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Class Action Reform Legislation Passed By Congress

April 1, 2005

By: Edmund G. Farrell, III

The Class Action Fairness Act of 2005 has overcome its last Congressional hurdle and will shortly be sent to the President for his signature. On February 17, 2005, the House took up the Senate's version of the class action reform bill, Senate Bill 5, and passed it by a vote of 279 - 149. Under a previous agreement with Senate leaders, House leadership had promised to fast track the bill if it was received unamended from the Senate. After the Senate fulfilled its part of the agreement, House supporters of class action reform defeated a substitute bill offered by reform opponents and passed Senate Bill 5 without amendments. Relentless lobbying from class action reform advocates and favorable political conditions - strong Republican backing in Congress and from the White House, bipartisan support in both chambers, and cooperation between the House and Senate - formed the right combination during this session to enact reform.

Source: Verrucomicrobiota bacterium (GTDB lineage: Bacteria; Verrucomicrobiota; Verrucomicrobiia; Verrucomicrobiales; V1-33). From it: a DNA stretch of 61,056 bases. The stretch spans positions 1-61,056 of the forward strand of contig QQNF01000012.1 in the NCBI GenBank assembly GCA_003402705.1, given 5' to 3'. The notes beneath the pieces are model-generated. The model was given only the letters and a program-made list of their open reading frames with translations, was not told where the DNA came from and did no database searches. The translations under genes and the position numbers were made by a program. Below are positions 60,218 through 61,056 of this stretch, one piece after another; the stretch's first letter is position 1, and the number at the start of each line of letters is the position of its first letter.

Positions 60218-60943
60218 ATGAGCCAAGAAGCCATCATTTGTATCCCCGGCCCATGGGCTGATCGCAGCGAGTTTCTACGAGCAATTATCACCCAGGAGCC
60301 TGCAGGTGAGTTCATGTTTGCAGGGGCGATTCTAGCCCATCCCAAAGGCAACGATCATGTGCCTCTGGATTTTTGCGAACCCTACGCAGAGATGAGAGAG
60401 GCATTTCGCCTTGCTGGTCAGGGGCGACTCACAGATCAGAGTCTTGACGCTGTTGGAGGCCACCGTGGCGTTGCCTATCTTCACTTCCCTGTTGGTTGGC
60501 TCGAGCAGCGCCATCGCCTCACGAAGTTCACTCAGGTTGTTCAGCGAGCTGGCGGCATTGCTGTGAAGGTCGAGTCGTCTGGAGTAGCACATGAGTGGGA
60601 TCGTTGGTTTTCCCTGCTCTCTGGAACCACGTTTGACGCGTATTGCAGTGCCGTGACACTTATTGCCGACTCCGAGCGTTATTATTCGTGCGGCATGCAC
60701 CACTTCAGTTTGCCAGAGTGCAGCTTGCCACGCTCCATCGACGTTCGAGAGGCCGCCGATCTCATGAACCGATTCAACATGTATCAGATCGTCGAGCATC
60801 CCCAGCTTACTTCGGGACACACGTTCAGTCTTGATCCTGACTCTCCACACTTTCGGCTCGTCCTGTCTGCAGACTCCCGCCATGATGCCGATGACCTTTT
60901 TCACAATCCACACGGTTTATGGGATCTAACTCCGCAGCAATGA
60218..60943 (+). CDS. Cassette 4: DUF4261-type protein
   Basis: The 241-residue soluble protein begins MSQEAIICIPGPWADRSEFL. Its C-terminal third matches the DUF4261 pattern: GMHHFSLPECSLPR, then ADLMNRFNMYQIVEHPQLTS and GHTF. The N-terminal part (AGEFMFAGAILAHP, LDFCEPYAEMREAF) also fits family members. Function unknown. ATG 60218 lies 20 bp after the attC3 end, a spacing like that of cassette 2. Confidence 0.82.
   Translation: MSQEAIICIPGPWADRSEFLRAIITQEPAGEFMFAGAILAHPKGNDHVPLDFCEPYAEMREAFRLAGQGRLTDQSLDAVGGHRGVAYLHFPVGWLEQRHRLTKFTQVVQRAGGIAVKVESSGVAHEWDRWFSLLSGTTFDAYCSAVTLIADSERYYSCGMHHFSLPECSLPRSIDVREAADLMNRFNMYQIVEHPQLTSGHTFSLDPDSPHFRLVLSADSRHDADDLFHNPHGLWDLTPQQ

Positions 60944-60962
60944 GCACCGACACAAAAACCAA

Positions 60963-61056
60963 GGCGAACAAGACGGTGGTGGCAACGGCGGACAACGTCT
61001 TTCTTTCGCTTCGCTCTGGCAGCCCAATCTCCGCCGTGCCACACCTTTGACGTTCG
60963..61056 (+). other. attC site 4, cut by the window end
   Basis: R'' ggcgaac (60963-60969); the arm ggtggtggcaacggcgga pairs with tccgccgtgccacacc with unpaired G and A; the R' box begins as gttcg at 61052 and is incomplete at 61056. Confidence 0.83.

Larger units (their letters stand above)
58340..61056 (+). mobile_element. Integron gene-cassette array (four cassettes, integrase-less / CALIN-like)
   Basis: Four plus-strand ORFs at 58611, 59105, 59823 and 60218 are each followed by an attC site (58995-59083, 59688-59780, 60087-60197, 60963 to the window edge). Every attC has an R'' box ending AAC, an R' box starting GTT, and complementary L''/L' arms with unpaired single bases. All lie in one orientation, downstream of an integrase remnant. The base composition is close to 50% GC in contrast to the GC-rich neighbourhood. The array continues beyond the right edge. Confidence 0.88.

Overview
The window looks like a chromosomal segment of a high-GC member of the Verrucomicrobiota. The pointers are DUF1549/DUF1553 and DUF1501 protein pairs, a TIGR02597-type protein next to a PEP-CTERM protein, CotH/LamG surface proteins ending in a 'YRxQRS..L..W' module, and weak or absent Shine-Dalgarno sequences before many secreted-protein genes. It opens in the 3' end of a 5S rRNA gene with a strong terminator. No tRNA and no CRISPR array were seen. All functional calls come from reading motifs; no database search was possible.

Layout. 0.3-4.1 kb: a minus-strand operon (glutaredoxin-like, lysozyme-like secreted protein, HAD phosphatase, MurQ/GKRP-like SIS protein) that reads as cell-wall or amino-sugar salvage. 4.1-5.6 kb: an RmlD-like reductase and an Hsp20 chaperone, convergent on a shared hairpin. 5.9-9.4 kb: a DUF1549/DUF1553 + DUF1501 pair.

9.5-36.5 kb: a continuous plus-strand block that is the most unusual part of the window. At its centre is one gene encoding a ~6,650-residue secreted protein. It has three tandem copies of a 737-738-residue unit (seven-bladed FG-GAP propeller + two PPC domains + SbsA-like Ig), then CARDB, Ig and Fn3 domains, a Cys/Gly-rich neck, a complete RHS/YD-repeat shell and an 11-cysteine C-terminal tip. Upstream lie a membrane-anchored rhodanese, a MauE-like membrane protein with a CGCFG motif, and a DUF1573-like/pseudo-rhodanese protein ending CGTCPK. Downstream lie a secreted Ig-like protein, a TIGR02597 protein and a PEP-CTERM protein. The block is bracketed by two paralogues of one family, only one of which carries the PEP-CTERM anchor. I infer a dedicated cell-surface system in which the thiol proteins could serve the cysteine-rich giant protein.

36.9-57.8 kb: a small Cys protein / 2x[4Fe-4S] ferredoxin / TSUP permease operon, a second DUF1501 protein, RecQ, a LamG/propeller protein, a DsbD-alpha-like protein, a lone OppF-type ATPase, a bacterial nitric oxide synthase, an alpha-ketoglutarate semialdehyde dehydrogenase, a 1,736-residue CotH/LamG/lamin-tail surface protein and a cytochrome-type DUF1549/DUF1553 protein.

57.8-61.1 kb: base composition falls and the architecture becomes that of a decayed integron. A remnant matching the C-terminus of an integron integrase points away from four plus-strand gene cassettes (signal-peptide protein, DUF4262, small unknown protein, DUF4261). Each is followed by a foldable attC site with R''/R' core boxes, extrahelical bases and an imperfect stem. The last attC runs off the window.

The amendments in the substitute bill mirrored some of the amendments that were defeated by the Senate last week, including a carve-out for civil rights and wage-and-hour class actions, a carve-out for cases brought by state Attorneys General, and a prohibition against denying certification because the law of more than one state applies to the class. Other amendments would have excluded mass torts from the bill, prohibited domestic corporations that reincorporated abroad for the purpose of avoiding taxes and liability from benefiting from the bill, and limited the court's ability to seal records.

Now that the bill has been passed by both chambers and lacks only the President's signature before becoming law, it is expected that the number of class action filings in state courts will surge slightly, as plaintiffs' attorneys wishing to avoid federal jurisdiction will act quickly to file in state court. Any class actions filed after the bill has been signed into law will be subject to the provisions of the new law.